LINCOLN, Neb. (AP) — Keisei Tominaga already is one of the most popular players in his home country. The exuberant sharpshooter known as “the Japanese Steph Curry” also is building a big fan following at Nebraska in what otherwise has been another dismal season for the Cornhuskers.
Almost every time he makes a 3-pointer, it’s as if it’s a new and wonderful experience to him. He celebrates by raising his arms and hopping a few steps as he turns around, pumping his fist or holding his pose after he releases the ball.
When he’s really hot and there’s a timeout, he just might run to the far end of the court and wave his arms asking for more noise before he heads to the huddle.
“It is infectious,” coach Fred Hoiberg said. “You see that when he hits those shots, when he gets to the end of the lane and hits those circus shots, you see the bench go crazy for him, you see his teammates out on the floor. It’s just fun to have a guy play with that much passion and energy.”
Tominaga is the best thing going right now for the Huskers (11-14, 4-10 Big Ten). He followed Sunday’s 30-point performance in a 72-63 win over Penn State with 24 points in Wednesday’s 93-72 loss at Michigan.
Tominaga is averaging 17.2 points per game as a starter since a run of injuries changed his role. Since Jan. 25, his 3-point shooting accuracy of 47.1% (16 of 34) is second in the Big Ten among players who attempt at least six per game, and his 18 points per game ranks seventh.
Known primarily as a perimeter shooter when he arrived in Lincoln last season, Tominaga has expanded his repertoire and become a threat from anywhere on the floor.
The game at Michigan was an example. He made his first two 3s, then he juked his defender and darted along the baseline to take a pass from Derrick Walker for an easy layin. After he hit a 3 on a fast break, he blew by his defender at the top of the key and snaked past big man Hunter Dickson before going underneath the hoop to put up a no-look shot high off the glass for another basket.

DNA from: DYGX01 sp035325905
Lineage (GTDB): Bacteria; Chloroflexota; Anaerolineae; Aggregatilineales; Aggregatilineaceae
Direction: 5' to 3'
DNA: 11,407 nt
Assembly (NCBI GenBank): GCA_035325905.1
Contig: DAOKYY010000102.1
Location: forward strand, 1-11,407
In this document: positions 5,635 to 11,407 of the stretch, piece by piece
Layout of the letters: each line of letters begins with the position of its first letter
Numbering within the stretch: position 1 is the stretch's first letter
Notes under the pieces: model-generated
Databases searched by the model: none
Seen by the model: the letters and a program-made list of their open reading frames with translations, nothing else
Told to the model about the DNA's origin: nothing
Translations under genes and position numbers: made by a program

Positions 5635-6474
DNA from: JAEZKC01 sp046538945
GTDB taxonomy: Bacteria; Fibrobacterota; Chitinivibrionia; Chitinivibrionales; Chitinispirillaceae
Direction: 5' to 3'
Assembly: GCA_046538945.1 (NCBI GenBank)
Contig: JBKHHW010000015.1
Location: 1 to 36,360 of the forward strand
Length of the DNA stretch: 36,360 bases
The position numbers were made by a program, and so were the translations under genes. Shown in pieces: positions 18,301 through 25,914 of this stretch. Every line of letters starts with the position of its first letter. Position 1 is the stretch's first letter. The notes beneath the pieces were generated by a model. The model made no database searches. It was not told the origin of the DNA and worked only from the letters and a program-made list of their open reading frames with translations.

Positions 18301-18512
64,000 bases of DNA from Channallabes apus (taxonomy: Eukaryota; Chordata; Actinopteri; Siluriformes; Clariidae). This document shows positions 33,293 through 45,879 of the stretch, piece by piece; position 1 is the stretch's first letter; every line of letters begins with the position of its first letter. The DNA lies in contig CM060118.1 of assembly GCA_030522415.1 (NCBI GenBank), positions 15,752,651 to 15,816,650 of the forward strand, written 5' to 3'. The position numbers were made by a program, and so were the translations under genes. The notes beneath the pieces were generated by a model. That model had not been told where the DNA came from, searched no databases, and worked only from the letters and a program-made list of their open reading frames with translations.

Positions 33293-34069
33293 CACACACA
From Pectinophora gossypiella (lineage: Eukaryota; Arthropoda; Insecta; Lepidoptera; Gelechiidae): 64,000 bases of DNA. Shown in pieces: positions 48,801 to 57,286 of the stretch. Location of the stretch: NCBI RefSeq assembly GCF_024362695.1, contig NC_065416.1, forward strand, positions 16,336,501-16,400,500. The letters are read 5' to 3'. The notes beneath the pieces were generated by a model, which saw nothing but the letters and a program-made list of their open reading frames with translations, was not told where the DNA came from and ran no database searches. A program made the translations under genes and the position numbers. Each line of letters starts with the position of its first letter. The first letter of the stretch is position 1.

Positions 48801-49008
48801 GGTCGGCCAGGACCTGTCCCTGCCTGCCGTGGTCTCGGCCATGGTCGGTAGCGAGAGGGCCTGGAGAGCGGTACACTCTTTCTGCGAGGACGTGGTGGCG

Big Ten Network analyst Robbie Hummel said the dunking prowess of Indiana’s Trayce Jackson-Davis and Illinois’ Terrence Shannon Jr. might make them the most exciting players in the conference to watch. Tominaga might be the most fun.
“This is not comparing him to Steph Curry, but he has a little bit of that factor where if he makes one, he could make the next four because he’s that type of shooter,” Hummel said. “The main thing that sticks out with Keisei Tominaga is he has gotten so much better as a player. He’s not just a shooter, he’s a scorer. He’s an unbelievable cutter, he’s got a good pull-up off the bounce, he’s been good off handoffs.”
Tominaga grew up in Moriyama Nagoya Aichi, Japan, and has been around basketball his entire life. His father, Hiroyuki, was a 6-foot-11 center on the Japanese national team in the late 1990s and he played professionally.
The younger Tominaga played on Japan’s 16-U and 18-U national teams and averaged just under 40 points per game as a senior in the All-Japan high school championships. He was the youngest player in the Tokyo Olympics three-on-three tournament in 2021 and helped lead Japan to the medal round, where it lost to Latvia.
He is a sports celebrity in Japan and is featured this month on the cover of one of the nation’s major basketball magazines. He has a combined 89,000 followers on Twitter and Instagram.
“The fans are very strong,” Tominaga said. “Even if it’s just walking around town in Japan, they talk to me and know who I am. It’s very cool.”
Does he get stopped on the street in Lincoln?
“Yes, some people know me,” he said. “Not as much as in Japan.”
Japan doesn’t send many players to U.S. colleges, but Tominaga thought it was a possibility for him as he watched countryman Rui Hachimura, three years older, star at Gonzaga and become a first-round NBA draft pick.
Tominaga played his first two seasons at a Texas junior college, Ranger, and now is the only Japanese player in a major conference and among only six at Division I schools.
One of his biggest challenges has been the language barrier. He spoke no English when he left Japan but has become more comfortable with the language the longer he’s been in this country.
His body language on the court is clear, though. He plays with pure joy.
“Basketball is the most fun to play, for sure,” he said, laughing. “I’ve always been that way. I never want to stop playing basketball.”
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